Texas Supreme Court Opinion is a Manual for Handling Discovery Disputes

By issuing In Re: State Farm, the Texas Supreme Court gave lawyers a manual for handling discovery disputes in Texas courts.  The opinion lists seven factors for balancing the requesting party’s need for discovery with the responding party’s claim of burden and cost.  The factors are: Likely benefit of requested discovery; Needs of the case; […]

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Conclusory “Boilerplate” Affidavits Can Not Rescue Nuisance Case from Dismissal

For permanent injuries to property caused by nuisance or trespass, the plaintiff must file suit within two years of the first injury, or the claim is barred by limitations. In Town of Dish v. Atmos Energy, the plaintiffs tried to claim that their injuries from noise and odors only started when the last of several […]

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ExxonMobil Hit with $20 Million Fine; Economic Benefit a Key Issue

Based largely on a determination that ExxonMobil received a multi-million dollar benefit from delaying certain pollution prevention projects, a trial judge issued revised Findings of Fact and Conclusions of Law (“Revised Findings”) and assessed a $20 million civil penalty for Clean Air Act violations.  This is the latest development in the citizen suit, Environment Texas […]

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A Duty to Preserve Mobile Data – YES!

A duty to use reasonable efforts to preserve potentially relevant information, including electronic data, arises when litigation has commenced or is reasonably anticipated. Today, mobile devices often contain unique, relevant data.  Moreover, due to available technology, preserving mobile data is now generally easy and relatively inexpensive. Quite simply, the combination of unique, relevant data with […]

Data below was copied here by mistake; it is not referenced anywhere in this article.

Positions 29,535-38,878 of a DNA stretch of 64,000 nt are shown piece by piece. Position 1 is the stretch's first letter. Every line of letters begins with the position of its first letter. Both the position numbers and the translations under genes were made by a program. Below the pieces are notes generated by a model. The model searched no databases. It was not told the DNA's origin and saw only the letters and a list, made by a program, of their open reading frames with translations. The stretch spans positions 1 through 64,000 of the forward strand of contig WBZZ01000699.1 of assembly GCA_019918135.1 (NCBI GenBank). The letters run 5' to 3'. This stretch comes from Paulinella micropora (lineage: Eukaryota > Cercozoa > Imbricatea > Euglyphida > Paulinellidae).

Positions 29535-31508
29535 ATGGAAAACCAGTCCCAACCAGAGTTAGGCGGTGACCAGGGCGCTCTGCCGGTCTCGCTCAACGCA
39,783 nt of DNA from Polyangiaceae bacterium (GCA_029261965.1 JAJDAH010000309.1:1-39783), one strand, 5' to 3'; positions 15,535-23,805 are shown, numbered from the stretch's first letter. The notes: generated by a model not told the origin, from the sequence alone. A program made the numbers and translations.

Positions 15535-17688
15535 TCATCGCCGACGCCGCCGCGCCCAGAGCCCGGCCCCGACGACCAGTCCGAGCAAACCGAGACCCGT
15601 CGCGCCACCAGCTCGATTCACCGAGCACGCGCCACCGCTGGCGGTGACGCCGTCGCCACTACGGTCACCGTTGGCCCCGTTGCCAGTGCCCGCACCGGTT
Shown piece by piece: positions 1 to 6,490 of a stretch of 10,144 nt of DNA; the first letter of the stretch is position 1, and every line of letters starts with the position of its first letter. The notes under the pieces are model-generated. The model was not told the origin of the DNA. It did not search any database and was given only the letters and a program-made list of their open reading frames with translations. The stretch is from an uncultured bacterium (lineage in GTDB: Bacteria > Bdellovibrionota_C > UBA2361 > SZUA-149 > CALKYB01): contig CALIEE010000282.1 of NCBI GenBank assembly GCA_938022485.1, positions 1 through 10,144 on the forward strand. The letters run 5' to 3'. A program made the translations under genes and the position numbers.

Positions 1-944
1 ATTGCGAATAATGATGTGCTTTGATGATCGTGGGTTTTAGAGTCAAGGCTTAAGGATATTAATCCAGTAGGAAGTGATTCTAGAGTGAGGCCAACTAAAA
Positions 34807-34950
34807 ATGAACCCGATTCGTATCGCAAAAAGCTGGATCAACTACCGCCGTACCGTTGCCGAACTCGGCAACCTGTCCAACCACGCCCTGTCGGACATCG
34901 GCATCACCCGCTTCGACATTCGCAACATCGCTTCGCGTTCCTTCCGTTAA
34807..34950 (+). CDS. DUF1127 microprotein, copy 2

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President Trump’s Climate Change Action Will Not Lower the Standard of Care Regarding Climate Change Preparedness

In his Executive Order (“EO”) relating to the Clean Power Plan, President Trump rescinded a 2013 directive, EO 13653, along with other Obama era orders.  EO 13653 directed federal facility managers to consider ongoing effects of climate change as they develop and implement plans to maintain and protect federal assets.  Does this mean that private […]

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Ignore an Audit – Go to Jail

A physician did nothing to change billing practices, even after Medicare denied some of the physician’s remittance claims as a result of an audit.  This and other evidence helped convict the physician of Medicare fraud. In U.S. v. Uzoaga, the government asserted that the physician knowingly allowed a third party to submit fraudulent bills on […]

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